As a foreign language teacher, I know that when someone has studied a language for several years but gets nervous when she has to speak, what she needs is a little practice! After my quick visit to Burlington, it seems to me that Erin is in a great position to get just that – Church Street has opened its arms to its northern neighbors and has created an environment where their language is well-received. I heard echoes of French all around town, and over time I wouldn’t be surprised to see Church Street merchants acquire more confidence in their language skills. I’m looking forward to hearing a few more bienvenue‘s the next time I come to visit!

Let Go of the Training Wheels

Kids Bike With Training Wheels Closeup

A couple of weekends ago, driven by an urge to turn lemons into lemonade and at least enjoy all of this snow that New England is being smothered in, we headed up out of Boston and set our sights on the winter wonderland par excellence Vermont.

Upon our arrival in Burlington, we walked down the hill to where the city meets Lake Champlain and set out for a jaunt along the lakefront bikepath. There were a fair number of people out and we had the pleasure of one particularly interesting encounter.

Stopping at a certain point to sit on a bench and enjoy the view of the lake and the Adirondack Mountains on its far side, we ended up engaging in a bit of chit chat with our neighbors. It turns out the amiable couple coddling a tiny infant swaddled in layers of the finest Vermont winter outerwear were proud new grandparents taking their cheerful first grandson on a tour of his hometown. The bikepath, they said, would surely become a favorite place of his; he would probably be taking a bike up and down it “in just a couple of years.”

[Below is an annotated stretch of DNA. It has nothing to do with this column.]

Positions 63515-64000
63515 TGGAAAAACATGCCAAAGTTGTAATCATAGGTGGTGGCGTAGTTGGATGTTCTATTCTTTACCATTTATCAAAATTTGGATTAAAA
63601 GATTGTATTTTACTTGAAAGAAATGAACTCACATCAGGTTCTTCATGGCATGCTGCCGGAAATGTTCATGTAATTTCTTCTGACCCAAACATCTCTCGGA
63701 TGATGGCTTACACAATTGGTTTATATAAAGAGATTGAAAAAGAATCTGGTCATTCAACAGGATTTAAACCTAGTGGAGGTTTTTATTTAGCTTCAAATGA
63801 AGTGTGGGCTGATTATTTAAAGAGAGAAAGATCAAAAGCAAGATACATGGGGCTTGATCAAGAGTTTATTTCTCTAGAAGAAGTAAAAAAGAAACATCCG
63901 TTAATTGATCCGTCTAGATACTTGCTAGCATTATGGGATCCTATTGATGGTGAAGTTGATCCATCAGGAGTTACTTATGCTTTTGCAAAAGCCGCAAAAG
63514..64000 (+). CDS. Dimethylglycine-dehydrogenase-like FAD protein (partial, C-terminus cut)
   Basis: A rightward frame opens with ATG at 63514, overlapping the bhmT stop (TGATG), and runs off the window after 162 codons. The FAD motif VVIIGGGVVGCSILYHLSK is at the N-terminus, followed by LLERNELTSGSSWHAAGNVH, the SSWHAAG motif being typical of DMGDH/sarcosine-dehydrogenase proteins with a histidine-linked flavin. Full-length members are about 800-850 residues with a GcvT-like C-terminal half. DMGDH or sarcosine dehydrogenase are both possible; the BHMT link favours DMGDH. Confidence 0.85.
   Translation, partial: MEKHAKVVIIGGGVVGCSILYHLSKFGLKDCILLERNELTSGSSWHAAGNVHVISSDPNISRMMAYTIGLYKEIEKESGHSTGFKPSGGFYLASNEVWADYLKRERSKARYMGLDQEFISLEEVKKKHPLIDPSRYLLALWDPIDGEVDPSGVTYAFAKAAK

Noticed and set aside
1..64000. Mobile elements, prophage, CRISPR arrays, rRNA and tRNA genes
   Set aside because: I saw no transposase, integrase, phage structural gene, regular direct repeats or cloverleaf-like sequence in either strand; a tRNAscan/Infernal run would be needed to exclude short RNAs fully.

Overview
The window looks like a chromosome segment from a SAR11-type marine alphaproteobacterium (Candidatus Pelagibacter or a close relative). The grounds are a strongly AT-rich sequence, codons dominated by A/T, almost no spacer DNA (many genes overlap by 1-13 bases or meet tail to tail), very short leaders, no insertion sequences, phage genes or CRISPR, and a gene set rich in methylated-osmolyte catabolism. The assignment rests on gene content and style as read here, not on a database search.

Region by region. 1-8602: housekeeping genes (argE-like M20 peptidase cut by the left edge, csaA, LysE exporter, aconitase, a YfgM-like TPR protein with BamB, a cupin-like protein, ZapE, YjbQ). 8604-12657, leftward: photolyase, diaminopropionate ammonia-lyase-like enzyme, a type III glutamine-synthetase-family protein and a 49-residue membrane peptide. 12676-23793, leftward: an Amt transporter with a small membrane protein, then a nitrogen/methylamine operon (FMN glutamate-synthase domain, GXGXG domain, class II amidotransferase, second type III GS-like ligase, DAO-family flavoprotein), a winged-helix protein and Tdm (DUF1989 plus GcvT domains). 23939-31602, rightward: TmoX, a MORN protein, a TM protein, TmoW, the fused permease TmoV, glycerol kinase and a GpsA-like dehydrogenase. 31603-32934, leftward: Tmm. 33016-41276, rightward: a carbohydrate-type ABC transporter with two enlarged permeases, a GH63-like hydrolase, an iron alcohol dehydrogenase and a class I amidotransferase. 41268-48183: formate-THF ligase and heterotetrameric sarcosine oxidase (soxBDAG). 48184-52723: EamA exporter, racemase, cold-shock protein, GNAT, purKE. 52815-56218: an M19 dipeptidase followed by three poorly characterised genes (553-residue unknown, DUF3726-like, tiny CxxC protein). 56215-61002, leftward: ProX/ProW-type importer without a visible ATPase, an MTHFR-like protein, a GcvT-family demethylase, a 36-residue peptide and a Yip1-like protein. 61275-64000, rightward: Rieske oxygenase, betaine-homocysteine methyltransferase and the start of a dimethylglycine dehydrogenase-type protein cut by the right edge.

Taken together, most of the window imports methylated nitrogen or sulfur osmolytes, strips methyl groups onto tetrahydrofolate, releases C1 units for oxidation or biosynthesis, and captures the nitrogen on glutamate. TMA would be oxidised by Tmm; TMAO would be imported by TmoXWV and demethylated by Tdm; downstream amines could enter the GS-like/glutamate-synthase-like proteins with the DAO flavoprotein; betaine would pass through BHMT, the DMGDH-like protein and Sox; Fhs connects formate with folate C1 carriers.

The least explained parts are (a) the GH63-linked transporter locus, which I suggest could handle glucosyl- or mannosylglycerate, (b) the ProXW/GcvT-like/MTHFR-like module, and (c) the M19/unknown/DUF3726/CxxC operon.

Looking around at the piles of white stuff and laughing, I asked them if they thought their grandson – who I estimated was hovering somewhere around the quarter-year mark – would need to put chains on his training wheels to accomplish such a feat.

Joking aside, I quickly learned that these grandparents had about as much intention to outfit their grandson’s toddler bike with training wheels as they did with chains. I was assured that by about two and a half years old any child can learn how to ride a bicycle. These two knew – they’d had six kids and plenty of opportunities to optimize the learning curve. Their first child had used training wheels and hadn’t learned to ride a bike until age 6, while the youngest children had starting plummeting down the incline in their yard before they had reached the age of 3.The trick? Never use training wheels.

Training wheels, they explained to me, give the child a false sense of balance, while all he or she really needs is to acquire an idea of how to pedal using a tricycle before being let loose on a two-wheeler. What results from this advice is a seeming paradox. Training wheels – which are supposed to help a child learn how to acquire balance and security – actually impede her from doing so.

Later on, back in the B&B, I was struck by a sudden parallel between riding a bicycle and learning to speak a language. In order to learn quickly and properly you must let go of your security devices – your metaphorical “training wheels.”